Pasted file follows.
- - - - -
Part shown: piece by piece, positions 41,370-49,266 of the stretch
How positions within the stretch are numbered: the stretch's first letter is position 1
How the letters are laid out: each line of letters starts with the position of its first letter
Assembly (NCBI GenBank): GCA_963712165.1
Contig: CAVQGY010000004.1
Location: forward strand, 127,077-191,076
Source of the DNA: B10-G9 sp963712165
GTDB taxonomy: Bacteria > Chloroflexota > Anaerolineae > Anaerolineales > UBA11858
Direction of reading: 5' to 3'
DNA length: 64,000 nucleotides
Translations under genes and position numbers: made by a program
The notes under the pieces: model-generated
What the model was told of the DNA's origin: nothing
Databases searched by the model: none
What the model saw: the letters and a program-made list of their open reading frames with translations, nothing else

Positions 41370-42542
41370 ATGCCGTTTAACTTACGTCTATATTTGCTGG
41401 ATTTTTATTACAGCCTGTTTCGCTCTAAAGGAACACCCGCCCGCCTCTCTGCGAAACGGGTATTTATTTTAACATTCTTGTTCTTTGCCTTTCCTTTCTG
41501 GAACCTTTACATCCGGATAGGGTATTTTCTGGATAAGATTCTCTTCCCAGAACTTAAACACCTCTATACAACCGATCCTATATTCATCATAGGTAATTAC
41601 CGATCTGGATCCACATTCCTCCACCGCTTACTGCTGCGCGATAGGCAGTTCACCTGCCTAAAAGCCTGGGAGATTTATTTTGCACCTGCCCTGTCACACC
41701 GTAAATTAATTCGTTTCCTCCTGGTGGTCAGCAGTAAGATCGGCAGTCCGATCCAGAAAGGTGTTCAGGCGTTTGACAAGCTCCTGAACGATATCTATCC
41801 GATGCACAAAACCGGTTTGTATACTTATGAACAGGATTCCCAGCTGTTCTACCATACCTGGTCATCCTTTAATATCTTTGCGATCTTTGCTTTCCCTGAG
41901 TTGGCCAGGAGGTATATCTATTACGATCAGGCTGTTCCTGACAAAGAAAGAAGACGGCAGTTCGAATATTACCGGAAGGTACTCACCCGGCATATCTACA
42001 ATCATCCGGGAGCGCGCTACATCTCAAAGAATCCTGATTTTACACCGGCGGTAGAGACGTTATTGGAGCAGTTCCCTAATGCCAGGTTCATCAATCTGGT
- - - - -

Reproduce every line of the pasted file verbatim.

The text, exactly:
Part shown: piece by piece, positions 41,370-49,266 of the stretch
How positions within the stretch are numbered: the stretch's first letter is position 1
How the letters are laid out: each line of letters starts with the position of its first letter
Assembly (NCBI GenBank): GCA_963712165.1
Contig: CAVQGY010000004.1
Location: forward strand, 127,077-191,076
Source of the DNA: B10-G9 sp963712165
GTDB taxonomy: Bacteria > Chloroflexota > Anaerolineae > Anaerolineales > UBA11858
Direction of reading: 5' to 3'
DNA length: 64,000 nucleotides
Translations under genes and position numbers: made by a program
The notes under the pieces: model-generated
What the model was told of the DNA's origin: nothing
Databases searched by the model: none
What the model saw: the letters and a program-made list of their open reading frames with translations, nothing else

Positions 41370-42542
41370 ATGCCGTTTAACTTACGTCTATATTTGCTGG
41401 ATTTTTATTACAGCCTGTTTCGCTCTAAAGGAACACCCGCCCGCCTCTCTGCGAAACGGGTATTTATTTTAACATTCTTGTTCTTTGCCTTTCCTTTCTG
41501 GAACCTTTACATCCGGATAGGGTATTTTCTGGATAAGATTCTCTTCCCAGAACTTAAACACCTCTATACAACCGATCCTATATTCATCATAGGTAATTAC
41601 CGATCTGGATCCACATTCCTCCACCGCTTACTGCTGCGCGATAGGCAGTTCACCTGCCTAAAAGCCTGGGAGATTTATTTTGCACCTGCCCTGTCACACC
41701 GTAAATTAATTCGTTTCCTCCTGGTGGTCAGCAGTAAGATCGGCAGTCCGATCCAGAAAGGTGTTCAGGCGTTTGACAAGCTCCTGAACGATATCTATCC
41801 GATGCACAAAACCGGTTTGTATACTTATGAACAGGATTCCCAGCTGTTCTACCATACCTGGTCATCCTTTAATATCTTTGCGATCTTTGCTTTCCCTGAG
41901 TTGGCCAGGAGGTATATCTATTACGATCAGGCTGTTCCTGACAAAGAAAGAAGACGGCAGTTCGAATATTACCGGAAGGTACTCACCCGGCATATCTACA
42001 ATCATCCGGGAGCGCGCTACATCTCAAAGAATCCTGATTTTACACCGGCGGTAGAGACGTTATTGGAGCAGTTCCCTAATGCCAGGTTCATCAATCTGGT